European Audit Committee Leadership Network, May 2017
In the wake of the financial crisis that began about a decade ago, the European Union (EU) stepped up its policy-making on the auditing of public-interest entities (PIEs). EU member states are today implementing the 2014 Audit Regulation and Directive (ARD), which took effect on 17 June 2016. As part of this effort, the Committee of European Auditing Oversight Bodies (CEAOB) was established in July of that year to serve as a forum in which national audit regulators can cooperate on implementing the ARD and improving audit quality.
On 20 April 2017, in one session of the European Audit Committee Leadership Network (EACLN) meeting in Paris, Ralf Bose, chair of the CEAOB, joined members to discuss the organization’s mission and agenda, the challenges of audit policy in Europe, and audit regulators’ partnership with audit committees.
In conversations before, during and after the meeting, EACLN members and Mr Bose discussed the CEAOB as an organization and its specific activities, with a focus on the following key points:
The CEAOB is a coordinating body rather than a regulator
The CEAOB is a body that facilitates coordination and information sharing among national audit regulators. It contributes to effective cooperation between regulators, with a view to maximising the effectiveness of the EU legal framework on audit and enhancing investor confidence by improving audit quality. The CEAOB has established subgroups to address the ARD’s requirements and is also continuing the work of predecessor bodies. It does not have the authority to impose binding requirements, and the European Commission retains the power to promulgate official interpretations of the rules. Nevertheless, the CEAOB intends to serve as a forum for resolving auditor oversight implementation issues and making regulations more consistent and effective.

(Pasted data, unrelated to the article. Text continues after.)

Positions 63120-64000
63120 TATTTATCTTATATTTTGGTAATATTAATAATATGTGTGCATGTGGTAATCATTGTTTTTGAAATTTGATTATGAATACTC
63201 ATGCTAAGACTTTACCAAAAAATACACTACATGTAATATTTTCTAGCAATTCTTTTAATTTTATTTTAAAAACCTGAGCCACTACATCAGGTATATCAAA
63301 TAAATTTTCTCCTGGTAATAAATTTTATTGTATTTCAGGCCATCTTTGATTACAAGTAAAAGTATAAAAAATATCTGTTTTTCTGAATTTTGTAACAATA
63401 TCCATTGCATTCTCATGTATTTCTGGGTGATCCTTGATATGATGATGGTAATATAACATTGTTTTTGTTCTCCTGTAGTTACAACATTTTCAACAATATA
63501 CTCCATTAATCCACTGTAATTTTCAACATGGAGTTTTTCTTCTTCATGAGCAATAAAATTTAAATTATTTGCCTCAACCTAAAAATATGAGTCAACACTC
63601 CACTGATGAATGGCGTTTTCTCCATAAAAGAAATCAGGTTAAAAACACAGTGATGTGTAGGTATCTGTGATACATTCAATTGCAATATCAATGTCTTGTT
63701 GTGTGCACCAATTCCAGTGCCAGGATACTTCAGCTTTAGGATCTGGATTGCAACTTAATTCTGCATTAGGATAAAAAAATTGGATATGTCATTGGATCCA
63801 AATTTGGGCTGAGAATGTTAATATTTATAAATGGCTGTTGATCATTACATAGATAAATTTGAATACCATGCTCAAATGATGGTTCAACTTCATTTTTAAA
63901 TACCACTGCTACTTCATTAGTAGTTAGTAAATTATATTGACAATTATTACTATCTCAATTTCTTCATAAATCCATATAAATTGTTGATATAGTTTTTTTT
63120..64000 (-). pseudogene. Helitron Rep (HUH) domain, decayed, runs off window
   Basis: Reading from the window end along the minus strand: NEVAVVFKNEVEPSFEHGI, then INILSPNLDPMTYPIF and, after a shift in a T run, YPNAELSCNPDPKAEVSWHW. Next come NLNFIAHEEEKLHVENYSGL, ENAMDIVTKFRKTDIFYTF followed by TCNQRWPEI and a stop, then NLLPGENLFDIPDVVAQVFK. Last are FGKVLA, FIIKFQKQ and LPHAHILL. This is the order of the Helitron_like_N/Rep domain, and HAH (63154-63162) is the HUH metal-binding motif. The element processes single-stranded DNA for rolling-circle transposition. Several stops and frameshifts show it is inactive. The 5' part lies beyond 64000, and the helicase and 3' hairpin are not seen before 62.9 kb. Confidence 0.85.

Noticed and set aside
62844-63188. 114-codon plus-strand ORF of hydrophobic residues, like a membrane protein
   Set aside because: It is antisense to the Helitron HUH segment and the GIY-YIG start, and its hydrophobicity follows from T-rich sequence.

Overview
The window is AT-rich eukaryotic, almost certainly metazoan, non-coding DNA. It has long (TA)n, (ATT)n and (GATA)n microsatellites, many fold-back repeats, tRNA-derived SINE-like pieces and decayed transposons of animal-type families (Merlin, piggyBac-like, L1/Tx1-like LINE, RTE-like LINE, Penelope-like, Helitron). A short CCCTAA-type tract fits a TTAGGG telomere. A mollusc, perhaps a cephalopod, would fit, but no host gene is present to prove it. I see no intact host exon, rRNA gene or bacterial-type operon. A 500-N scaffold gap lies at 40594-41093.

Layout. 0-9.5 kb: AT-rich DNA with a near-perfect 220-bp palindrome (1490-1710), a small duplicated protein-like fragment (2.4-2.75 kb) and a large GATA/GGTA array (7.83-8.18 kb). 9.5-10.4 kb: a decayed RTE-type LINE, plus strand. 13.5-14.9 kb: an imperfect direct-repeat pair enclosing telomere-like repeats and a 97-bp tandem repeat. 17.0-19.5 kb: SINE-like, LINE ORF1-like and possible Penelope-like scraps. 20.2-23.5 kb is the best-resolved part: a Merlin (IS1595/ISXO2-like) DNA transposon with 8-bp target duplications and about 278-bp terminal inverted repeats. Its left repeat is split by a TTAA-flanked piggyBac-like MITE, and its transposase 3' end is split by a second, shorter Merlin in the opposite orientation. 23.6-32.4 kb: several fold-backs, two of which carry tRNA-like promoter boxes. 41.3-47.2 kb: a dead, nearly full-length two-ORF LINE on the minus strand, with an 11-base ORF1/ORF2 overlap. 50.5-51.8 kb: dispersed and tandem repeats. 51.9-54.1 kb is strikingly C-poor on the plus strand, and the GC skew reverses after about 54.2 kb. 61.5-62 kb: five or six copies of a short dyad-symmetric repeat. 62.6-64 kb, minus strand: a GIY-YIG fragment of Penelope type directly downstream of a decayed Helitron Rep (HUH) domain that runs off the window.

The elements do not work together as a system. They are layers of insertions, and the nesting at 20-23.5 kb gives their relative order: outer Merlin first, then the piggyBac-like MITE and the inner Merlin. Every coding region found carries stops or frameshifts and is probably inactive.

Mandatory rotation continues to present challenges, but inspections are improving
While mandatory audit firm rotation is already bringing benefits such as greater innovation, variance among the national rotation periods may oblige multinational companies to have different auditors at certain foreign subsidiaries, leading to more complexity and restricted choices for non-audit services. While the CEAOB has little ability to effect legislative change, the European Commission is reviewing some aspects of the ARD. The CEOAB and its constituents have made progress in the area of audit firm inspections, where there has been widespread adoption of a common audit inspection methodology (CAIM) and the establishment of a single database of inspection findings.
Dialogue with audit committees creates an opportunity to improve audit quality
Audit policymakers and regulators seek more communication with audit committees. The requirement that regulators report on audit committee performance is aimed at understanding the audit committee’s contribution to audit quality, rather than controlling it. Audit committee chairs underscored their desire for more information from regulators about inspections. Many participants said more dialogue, particularly trilateral conversations among audit committees, regulators, and auditors, would be valuable.